When you are first preparing to upload your design to the Sculpteo website, you can always expect a few things: the design will stay private unless you decide to make it public; you will immediately get a price quote on 3D printing your object; and, finally, Sculpteo will test the object’s printability using its immediate solidity check process. This process checks to see if wall thinness will obstruct a successful print. In the above picture, you can see that the orange and yellow parts of this seflie design are too thin. But if you switch to printing with a different material, you may be able to eliminate those thin areas, and prepare the model for printing. It might be as simple as switching materials.
Your next option is to use Sculpteo’s instant wall thickening tool, which “reforms” your object using a “system of complex geometric algorithms” to determine how to push and pull your object’s walls to its necessary printable state:
“The model is placed into a space where millions of points on an XY&Z plane are documented. An algorithm then determines which point away from the thin area would make the object sufficiently thick for the given material. The algorithm then creates a new mesh around the points, thickening just the areas that need it.”
Sculpteo describes this process as “reforming your object,” because in order to get the wall thickness correct, the fundamental constitution of the object might change. It may result in an object that looks different than the initial design — even one that you decide not to print. See the example at right for the selfie design after the wall thickening tool has been used on it.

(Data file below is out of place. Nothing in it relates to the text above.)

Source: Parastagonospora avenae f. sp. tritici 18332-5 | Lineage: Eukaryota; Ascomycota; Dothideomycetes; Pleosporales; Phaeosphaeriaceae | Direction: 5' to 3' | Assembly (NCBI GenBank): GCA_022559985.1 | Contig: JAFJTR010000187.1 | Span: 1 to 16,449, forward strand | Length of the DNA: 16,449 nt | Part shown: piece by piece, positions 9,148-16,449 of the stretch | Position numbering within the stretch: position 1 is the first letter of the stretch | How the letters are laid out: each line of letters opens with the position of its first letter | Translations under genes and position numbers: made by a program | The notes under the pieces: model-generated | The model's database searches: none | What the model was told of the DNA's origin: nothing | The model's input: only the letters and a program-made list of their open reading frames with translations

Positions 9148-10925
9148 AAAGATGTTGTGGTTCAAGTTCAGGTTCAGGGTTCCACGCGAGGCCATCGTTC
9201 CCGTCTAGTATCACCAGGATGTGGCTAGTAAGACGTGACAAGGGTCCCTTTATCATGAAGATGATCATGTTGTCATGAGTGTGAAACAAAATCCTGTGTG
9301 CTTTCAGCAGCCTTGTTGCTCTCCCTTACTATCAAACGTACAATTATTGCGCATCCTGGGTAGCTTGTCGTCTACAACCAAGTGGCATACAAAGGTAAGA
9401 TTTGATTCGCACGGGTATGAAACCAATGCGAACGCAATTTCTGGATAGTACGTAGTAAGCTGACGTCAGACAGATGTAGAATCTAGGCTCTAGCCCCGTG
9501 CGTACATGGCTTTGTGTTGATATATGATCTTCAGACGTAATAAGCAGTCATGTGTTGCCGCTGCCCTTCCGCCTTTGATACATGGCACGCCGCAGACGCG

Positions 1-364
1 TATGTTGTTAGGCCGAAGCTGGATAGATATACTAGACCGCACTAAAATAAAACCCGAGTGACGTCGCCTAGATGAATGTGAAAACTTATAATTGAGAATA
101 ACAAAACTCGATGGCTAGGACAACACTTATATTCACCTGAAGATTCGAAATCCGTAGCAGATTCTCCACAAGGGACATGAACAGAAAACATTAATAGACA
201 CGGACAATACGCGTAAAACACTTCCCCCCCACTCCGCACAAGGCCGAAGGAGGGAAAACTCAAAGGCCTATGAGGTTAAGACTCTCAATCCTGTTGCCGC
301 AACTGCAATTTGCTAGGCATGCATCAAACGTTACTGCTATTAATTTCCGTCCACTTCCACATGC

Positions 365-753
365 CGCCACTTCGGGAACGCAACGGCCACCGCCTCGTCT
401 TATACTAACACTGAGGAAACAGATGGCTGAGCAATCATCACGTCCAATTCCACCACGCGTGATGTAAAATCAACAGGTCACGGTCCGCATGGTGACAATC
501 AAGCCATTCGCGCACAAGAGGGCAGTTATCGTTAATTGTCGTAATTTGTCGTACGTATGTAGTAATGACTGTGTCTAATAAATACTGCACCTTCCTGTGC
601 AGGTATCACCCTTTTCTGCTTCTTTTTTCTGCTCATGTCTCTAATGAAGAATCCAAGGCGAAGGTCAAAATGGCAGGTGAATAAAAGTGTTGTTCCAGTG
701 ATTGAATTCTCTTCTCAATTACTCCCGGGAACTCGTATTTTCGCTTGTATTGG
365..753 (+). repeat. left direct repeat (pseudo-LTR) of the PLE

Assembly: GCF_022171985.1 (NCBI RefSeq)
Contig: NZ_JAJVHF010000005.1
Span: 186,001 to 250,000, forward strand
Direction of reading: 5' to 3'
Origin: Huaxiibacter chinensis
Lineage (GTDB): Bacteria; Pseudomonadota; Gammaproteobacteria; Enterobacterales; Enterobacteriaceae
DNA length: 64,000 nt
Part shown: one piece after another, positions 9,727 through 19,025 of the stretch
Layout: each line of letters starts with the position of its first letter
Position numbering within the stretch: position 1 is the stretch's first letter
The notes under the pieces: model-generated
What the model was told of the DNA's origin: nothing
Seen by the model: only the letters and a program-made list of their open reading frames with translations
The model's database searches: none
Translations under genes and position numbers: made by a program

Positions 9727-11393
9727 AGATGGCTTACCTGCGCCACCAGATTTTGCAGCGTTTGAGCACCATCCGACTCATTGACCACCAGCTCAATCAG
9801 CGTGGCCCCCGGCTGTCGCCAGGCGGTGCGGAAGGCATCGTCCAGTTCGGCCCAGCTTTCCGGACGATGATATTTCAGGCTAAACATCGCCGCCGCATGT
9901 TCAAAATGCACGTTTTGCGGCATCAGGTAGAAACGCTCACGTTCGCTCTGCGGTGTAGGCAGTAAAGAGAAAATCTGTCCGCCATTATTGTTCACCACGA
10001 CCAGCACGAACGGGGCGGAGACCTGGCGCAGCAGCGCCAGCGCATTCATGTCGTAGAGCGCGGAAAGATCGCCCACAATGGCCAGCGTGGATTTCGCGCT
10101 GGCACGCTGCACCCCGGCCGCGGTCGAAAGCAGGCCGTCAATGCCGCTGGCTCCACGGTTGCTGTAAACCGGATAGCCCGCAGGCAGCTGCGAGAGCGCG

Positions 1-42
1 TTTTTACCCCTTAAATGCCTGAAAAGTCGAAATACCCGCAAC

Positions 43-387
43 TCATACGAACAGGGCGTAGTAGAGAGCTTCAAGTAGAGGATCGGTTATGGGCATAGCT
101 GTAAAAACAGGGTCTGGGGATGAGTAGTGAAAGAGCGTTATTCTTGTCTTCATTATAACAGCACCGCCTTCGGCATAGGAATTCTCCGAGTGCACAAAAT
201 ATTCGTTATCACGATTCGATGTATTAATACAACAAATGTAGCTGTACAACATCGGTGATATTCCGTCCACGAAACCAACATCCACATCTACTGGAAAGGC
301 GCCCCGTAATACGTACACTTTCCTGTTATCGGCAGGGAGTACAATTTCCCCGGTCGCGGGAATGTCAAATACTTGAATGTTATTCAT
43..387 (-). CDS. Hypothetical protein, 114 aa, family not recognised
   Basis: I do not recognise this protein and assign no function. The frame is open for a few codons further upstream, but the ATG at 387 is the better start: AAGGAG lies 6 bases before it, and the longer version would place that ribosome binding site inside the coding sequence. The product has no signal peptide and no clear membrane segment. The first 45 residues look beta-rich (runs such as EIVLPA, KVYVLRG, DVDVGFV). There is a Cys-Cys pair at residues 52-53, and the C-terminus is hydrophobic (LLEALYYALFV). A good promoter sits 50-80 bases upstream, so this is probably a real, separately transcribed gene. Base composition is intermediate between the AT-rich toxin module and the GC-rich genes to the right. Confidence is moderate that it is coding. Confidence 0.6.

In order to get the wall thickness right in the selfie design, the arms turned into Popeye arms, rendering the design most likely unprintable since it barely resembles the initial design’s arms (or legs).
Another solution is to increase the print’s overall size until everything turns green (see below photo). In this case, you end up with a larger figurine, but the proportions match the desired proportions of the initial design — making it 3D printable. But this is assuming that you approve of the idea of having a larger sized model that will certainly cost more.
Finally, if you decide you still want to go ahead and print your initial design despite not passing the solidity check, you can email Sculpteo with your registration number at firstname.lastname@example.org. They will be able to tell you what to expect if you do this. Some of us take risks in life, and 3D printing is one of them, right?
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